What do you fear most? An evil group or an evil person? Read Shirley Jackson’s thoroughly scary story of group insanity, The Lottery. Watch Children of the Corn. Would you rather live in a town where there is a sole vampire terrorizing the population, or be the sole non-zombie in a town that has gone all-zombie? Ask yourself, who scares you more — Hitler or the mindless army he inspired? Would you prefer the tyranny of a dictator or the tyranny of an illiberal democracy, where a mob tramples over individuals? Dictators can be overthrown. Can an evil group culture be as easily displaced?
I’ve dealt with sociopaths before and was amazed at how effortlessly they would “win” when you got in their way. The most fundamental assumptions I had about human behavior were completely destroyed as they crushed me. I “follow the rules” and it is difficult for me to imagine other people not doing the same. Sociopaths know the rules far better than you. The rules that you acquired as a small child and “just follow” without thought or even awareness they have thoroughly examined under a light of hyper rationality. They may follow them most of the time but it is with the knowledge that it is to their benefit to do so at that time and place. When it is to their benefit to not follow them they effortlessly break them.
I began following M.E., a diagnosed sociopath, a year or more ago and my burning hate for sociopaths diminished some as read more. After a time I was able to develop a model for their behavior that allowed me see them in a different light. They lack empathy for other people. In a sense you can think of them as totally selfish but to do that would be to continue misunderstanding them in a way that is detrimental to both yourself and them. The short version of my model for them is hyper-rational beings who only care about themselves. They will act to the benefit of others but only if it furthers their own interests.
They examine the rules of society and understand them and use them to their advantage. They have and frequently need and want friends and family. They can be good friends, family, neighbors, and citizens when they want to be. But what you consider fundamental principles of behavior to them is nothing more than a suggested script to be read at the appropriate time. They examine, evaluate, and act with full awareness and no guilt for “going off script” when they need to achieve their goals.
This, perhaps surprisingly, was reassuring to me. It explained to me why there might be a genetic component to sociopathetic behavior. Having a small number of sociopaths in society is almost certainly an advantage to the group. Let me explain.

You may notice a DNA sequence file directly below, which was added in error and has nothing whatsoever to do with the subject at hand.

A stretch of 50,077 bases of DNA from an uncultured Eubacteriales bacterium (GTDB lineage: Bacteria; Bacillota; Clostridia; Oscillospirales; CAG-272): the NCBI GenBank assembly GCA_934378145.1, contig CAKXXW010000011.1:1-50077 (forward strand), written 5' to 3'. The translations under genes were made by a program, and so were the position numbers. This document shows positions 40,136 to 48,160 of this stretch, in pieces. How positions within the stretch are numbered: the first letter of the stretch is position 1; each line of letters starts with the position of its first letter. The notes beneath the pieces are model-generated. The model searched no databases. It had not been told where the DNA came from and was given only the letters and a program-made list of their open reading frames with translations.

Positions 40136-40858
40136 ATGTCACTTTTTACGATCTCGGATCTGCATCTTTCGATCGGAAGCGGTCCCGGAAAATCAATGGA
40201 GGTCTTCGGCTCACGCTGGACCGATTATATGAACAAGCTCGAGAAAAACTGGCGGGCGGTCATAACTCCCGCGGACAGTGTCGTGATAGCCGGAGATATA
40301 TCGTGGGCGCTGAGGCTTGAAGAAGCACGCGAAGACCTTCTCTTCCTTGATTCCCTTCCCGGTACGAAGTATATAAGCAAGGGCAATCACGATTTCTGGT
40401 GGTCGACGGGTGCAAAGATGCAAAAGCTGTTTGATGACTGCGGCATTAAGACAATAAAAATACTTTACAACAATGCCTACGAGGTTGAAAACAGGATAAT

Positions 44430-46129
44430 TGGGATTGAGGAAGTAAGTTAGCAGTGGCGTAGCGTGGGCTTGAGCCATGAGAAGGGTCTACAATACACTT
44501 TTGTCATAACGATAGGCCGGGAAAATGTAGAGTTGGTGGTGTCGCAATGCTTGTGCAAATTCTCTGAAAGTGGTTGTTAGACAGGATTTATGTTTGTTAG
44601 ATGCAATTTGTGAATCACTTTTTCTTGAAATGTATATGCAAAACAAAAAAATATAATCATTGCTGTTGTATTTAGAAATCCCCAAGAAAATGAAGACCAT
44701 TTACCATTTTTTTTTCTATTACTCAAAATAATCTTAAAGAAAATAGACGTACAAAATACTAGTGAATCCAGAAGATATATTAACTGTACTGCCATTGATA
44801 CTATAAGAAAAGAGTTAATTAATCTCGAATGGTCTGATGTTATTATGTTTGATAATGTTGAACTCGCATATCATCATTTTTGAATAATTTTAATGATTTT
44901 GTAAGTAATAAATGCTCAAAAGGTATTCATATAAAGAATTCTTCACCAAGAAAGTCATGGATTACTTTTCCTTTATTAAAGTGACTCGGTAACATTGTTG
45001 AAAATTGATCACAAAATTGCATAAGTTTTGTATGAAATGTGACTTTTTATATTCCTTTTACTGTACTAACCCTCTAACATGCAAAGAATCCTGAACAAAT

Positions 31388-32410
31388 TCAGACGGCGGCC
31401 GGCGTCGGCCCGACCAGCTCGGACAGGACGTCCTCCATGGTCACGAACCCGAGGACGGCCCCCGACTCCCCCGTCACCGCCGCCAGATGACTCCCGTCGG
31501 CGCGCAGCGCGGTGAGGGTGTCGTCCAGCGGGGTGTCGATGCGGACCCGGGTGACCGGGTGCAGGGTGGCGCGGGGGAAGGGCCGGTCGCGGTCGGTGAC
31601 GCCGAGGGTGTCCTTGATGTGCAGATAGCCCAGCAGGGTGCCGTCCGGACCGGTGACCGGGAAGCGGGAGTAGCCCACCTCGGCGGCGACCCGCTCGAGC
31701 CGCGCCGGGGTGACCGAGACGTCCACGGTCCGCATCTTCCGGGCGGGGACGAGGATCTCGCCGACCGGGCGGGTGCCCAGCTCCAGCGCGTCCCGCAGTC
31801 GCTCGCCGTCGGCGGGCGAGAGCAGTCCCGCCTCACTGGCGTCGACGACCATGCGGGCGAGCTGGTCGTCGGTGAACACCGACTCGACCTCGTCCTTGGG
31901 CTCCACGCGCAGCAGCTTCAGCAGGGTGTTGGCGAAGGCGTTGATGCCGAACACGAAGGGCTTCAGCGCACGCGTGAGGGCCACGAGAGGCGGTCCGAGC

In The Walking Dead there are many people who avoid doing things that are clearly the rational thing to do and put themselves and a great many other people at extreme risk. You watch the show and you understand the dilemma of the character but you also understand they really need to put a bullet in the head of the zombie that was their child.
The show is make-believe but you have to be extremely well insulated from reality to not realize we have similar situations all around us.
We euthanize our pets when they are in pain and have no hope of recovery. We, in the gun community, think about and train for the use of deadly force to protect innocent life. Yet most, if ever in the position of taking the life of a human, even when clearly saving innocent life, will suffer for a significant period of time, if not their entire life, for doing the right thing. We send our young adults to war to kill and be killed when the alternative is even greater loss to our society.
These are tough choices and we agonize over them before and after making them when “the proper choice of action” is frequently crystal clear and obvious to the sociopath. Having people with this clarity of vision, ability to make these decisions quickly, and implement them without guilt or hesitation, is an advantage to a society.
One of the things that M.E. said in a previous post has almost haunted me. She said, IIRC, she fears mob behavior because it is so unpredictable. She understands individuals because after observing and interacting with them for a very short period of time she knows, with a high degree of certainty, how they will behave. Their behavior probably isn’t rational, but it is predictable. A mob is unpredictable and powerful.
This observation of mobs extrapolates well to a mindless or evil group culture which is destroying the good and the innocent. The sociopaths among us may be able to make tough choices, in direct violation of deeply held principles, and save a good society from the indecision which would result in the total destruction of that which is good.—Joe]